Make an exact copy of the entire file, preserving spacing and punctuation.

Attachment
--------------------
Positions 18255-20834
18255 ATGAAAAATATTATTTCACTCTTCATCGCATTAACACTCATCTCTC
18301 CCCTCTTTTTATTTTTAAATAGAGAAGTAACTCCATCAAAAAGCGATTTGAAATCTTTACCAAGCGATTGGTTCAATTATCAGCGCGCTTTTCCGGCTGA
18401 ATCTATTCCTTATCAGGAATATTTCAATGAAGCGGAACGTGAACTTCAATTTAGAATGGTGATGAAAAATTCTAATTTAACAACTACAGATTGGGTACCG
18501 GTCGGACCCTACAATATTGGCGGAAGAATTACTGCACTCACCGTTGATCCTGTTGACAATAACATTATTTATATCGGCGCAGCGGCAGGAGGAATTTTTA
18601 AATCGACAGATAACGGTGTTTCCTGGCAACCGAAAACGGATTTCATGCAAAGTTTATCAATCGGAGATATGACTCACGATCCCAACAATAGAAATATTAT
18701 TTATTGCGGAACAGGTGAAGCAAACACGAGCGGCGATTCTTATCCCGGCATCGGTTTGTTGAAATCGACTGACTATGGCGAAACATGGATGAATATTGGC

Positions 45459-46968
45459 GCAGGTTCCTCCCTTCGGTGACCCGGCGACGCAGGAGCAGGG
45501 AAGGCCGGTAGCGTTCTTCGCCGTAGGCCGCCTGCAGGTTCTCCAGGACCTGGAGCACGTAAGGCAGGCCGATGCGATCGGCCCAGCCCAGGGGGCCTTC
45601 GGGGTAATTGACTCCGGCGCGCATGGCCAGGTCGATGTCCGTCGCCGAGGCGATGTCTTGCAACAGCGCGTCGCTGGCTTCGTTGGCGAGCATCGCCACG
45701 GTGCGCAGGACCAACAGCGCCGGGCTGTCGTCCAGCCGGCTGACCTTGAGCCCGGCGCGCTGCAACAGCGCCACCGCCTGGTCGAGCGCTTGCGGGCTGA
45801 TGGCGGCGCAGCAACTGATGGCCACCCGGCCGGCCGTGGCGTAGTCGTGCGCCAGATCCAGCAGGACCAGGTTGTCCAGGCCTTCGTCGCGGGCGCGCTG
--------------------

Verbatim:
Positions 18255-20834
18255 ATGAAAAATATTATTTCACTCTTCATCGCATTAACACTCATCTCTC
18301 CCCTCTTTTTATTTTTAAATAGAGAAGTAACTCCATCAAAAAGCGATTTGAAATCTTTACCAAGCGATTGGTTCAATTATCAGCGCGCTTTTCCGGCTGA
18401 ATCTATTCCTTATCAGGAATATTTCAATGAAGCGGAACGTGAACTTCAATTTAGAATGGTGATGAAAAATTCTAATTTAACAACTACAGATTGGGTACCG
18501 GTCGGACCCTACAATATTGGCGGAAGAATTACTGCACTCACCGTTGATCCTGTTGACAATAACATTATTTATATCGGCGCAGCGGCAGGAGGAATTTTTA
18601 AATCGACAGATAACGGTGTTTCCTGGCAACCGAAAACGGATTTCATGCAAAGTTTATCAATCGGAGATATGACTCACGATCCCAACAATAGAAATATTAT
18701 TTATTGCGGAACAGGTGAAGCAAACACGAGCGGCGATTCTTATCCCGGCATCGGTTTGTTGAAATCGACTGACTATGGCGAAACATGGATGAATATTGGC

Positions 45459-46968
45459 GCAGGTTCCTCCCTTCGGTGACCCGGCGACGCAGGAGCAGGG
45501 AAGGCCGGTAGCGTTCTTCGCCGTAGGCCGCCTGCAGGTTCTCCAGGACCTGGAGCACGTAAGGCAGGCCGATGCGATCGGCCCAGCCCAGGGGGCCTTC
45601 GGGGTAATTGACTCCGGCGCGCATGGCCAGGTCGATGTCCGTCGCCGAGGCGATGTCTTGCAACAGCGCGTCGCTGGCTTCGTTGGCGAGCATCGCCACG
45701 GTGCGCAGGACCAACAGCGCCGGGCTGTCGTCCAGCCGGCTGACCTTGAGCCCGGCGCGCTGCAACAGCGCCACCGCCTGGTCGAGCGCTTGCGGGCTGA
45801 TGGCGGCGCAGCAACTGATGGCCACCCGGCCGGCCGTGGCGTAGTCGTGCGCCAGATCCAGCAGGACCAGGTTGTCCAGGCCTTCGTCGCGGGCGCGCTG